Now in the a
first year of Cyrus king of Persia, that the word of the LORD by the b
mouth of Jeremiah might be fulfilled, the LORD stirred up the c
spirit of Cyrus king of Persia, that he made a proclamation throughout all his kingdom, and [put it] also in writing, saying,
The Argument - As the Lord is always merciful to his Church, and does not punish them, but so that they should see their own miseries, and be exercised under the cross, that they might contemn the world, and aspire to the heavens: so after he had visited the Jews, and kept them in bondage 70 years in a strange country among infidels and idolaters, he remembered his tender mercies and their infirmities, and therefore for his own sake raised up a deliverer, and moved both the heart of the chief ruler to pity them, and also by him punished those who had kept them in slavery. Nonetheless, lest they should grow into a contempt of God's great benefits, he keeps them still in exercise, and raises domestic enemies, who try as much as they can to hinder their worthy enterprises: yet by the exhortation of the prophet they went forward little by little till their work was finished. The author of this book was Ezra, who was a priest and scribe of the Law, as in (Ezra 7:6). He returned to Jerusalem the sixth year of Darius, who succeeded Cyrus, that is, about fifty years after the first return under Zerubbabel, when the temple was built. He brought with him a great company and much treasure, with letters to the king's officers for all things needed for the temple: and at his coming he fixed that which was amiss, and set things in order.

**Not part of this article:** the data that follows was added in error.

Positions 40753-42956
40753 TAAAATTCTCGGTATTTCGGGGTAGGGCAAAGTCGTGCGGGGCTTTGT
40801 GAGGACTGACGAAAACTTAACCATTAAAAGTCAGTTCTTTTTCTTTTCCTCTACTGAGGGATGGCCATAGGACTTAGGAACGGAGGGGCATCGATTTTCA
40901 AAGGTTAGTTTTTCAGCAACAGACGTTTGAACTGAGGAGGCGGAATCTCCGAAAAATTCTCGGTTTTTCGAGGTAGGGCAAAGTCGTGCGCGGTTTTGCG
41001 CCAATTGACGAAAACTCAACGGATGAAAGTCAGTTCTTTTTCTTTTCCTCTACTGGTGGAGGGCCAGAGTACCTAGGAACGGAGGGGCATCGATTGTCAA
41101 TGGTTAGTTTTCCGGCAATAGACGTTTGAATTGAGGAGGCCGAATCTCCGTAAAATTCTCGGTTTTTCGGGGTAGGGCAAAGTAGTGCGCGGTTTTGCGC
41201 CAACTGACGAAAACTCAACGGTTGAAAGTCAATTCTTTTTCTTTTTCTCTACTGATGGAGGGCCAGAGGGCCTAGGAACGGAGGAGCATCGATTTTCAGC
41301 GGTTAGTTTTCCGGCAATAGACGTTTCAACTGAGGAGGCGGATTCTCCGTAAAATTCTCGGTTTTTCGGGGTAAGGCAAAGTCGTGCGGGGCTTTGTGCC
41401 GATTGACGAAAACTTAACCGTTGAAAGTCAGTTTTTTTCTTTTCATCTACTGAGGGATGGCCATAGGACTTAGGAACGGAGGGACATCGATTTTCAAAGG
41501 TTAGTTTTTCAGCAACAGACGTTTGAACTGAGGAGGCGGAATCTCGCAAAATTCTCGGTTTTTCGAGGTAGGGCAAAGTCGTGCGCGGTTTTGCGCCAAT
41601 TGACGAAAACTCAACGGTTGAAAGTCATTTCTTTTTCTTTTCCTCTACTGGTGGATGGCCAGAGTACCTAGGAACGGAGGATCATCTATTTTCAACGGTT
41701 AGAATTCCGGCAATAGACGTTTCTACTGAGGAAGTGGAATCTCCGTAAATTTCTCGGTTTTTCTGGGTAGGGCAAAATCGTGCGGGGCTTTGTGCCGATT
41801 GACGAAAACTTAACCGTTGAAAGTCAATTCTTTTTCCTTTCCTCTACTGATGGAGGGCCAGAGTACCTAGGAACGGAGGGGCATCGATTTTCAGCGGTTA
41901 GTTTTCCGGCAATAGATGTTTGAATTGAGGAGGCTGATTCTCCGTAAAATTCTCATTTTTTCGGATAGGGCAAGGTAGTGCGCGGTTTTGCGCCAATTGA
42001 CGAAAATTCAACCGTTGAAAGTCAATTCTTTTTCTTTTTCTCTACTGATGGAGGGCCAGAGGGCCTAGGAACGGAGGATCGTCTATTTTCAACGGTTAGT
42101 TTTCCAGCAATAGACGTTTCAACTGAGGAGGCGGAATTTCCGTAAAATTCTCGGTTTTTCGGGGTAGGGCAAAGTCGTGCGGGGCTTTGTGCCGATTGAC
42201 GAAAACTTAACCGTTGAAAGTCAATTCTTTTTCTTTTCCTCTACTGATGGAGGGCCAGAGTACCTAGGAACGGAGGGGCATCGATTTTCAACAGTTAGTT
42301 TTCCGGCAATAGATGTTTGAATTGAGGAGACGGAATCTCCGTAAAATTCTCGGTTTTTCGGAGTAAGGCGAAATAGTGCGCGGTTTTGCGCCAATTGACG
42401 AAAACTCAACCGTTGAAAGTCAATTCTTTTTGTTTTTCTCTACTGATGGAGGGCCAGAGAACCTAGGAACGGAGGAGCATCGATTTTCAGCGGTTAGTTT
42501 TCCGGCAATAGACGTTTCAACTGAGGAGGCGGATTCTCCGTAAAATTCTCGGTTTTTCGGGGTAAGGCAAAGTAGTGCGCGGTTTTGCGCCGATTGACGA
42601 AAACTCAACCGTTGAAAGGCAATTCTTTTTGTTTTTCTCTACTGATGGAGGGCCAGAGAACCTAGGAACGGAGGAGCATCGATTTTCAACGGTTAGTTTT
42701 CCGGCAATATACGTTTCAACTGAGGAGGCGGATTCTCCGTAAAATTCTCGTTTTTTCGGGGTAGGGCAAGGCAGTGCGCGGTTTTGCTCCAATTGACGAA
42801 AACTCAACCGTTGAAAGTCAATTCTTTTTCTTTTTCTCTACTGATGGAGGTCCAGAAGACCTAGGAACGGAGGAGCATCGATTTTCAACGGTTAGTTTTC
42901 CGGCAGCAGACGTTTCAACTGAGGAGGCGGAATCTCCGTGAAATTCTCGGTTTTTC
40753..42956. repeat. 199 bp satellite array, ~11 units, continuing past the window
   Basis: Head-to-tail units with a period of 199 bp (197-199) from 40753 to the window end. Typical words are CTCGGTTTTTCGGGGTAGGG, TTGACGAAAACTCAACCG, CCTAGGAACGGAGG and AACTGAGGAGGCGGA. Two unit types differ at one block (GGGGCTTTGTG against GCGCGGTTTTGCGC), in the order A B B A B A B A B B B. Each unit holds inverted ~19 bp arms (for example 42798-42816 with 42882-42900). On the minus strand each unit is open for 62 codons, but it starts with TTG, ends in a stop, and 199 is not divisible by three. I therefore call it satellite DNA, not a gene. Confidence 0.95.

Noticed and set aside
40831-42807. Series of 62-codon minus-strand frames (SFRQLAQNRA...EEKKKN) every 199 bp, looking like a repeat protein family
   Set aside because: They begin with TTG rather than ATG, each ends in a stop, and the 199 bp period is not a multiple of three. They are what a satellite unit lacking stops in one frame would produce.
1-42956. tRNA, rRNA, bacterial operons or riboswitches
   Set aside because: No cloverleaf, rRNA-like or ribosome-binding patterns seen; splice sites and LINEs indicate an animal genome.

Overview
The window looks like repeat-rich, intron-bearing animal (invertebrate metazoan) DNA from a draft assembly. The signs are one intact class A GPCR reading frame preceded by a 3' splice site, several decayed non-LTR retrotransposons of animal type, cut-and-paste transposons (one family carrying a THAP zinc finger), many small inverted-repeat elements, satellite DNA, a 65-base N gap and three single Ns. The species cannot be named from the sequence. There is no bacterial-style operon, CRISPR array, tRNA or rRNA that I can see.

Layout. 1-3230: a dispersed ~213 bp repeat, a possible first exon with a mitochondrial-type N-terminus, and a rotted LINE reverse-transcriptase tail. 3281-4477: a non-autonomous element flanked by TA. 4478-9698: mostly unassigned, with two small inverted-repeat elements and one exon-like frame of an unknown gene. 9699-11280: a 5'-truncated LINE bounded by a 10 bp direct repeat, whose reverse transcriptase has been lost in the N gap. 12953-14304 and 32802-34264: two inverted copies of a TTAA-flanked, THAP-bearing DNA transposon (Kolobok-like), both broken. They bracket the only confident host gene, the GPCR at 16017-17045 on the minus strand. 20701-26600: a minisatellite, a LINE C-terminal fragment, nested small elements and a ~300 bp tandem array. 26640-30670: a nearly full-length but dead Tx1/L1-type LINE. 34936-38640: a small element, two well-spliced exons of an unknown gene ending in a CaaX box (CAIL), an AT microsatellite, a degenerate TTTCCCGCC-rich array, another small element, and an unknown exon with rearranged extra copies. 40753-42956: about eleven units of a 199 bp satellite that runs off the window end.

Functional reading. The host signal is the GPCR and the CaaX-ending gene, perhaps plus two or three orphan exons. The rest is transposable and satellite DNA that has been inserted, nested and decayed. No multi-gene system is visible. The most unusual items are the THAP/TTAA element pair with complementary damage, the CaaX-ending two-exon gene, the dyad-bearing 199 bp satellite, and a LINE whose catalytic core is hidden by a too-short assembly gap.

(a) After he and Darius had won Babylon.
(b) Who promised deliverance to them after 70 years were past, (Jeremiah 25:12).
(c) That is, moved him and gave him heart.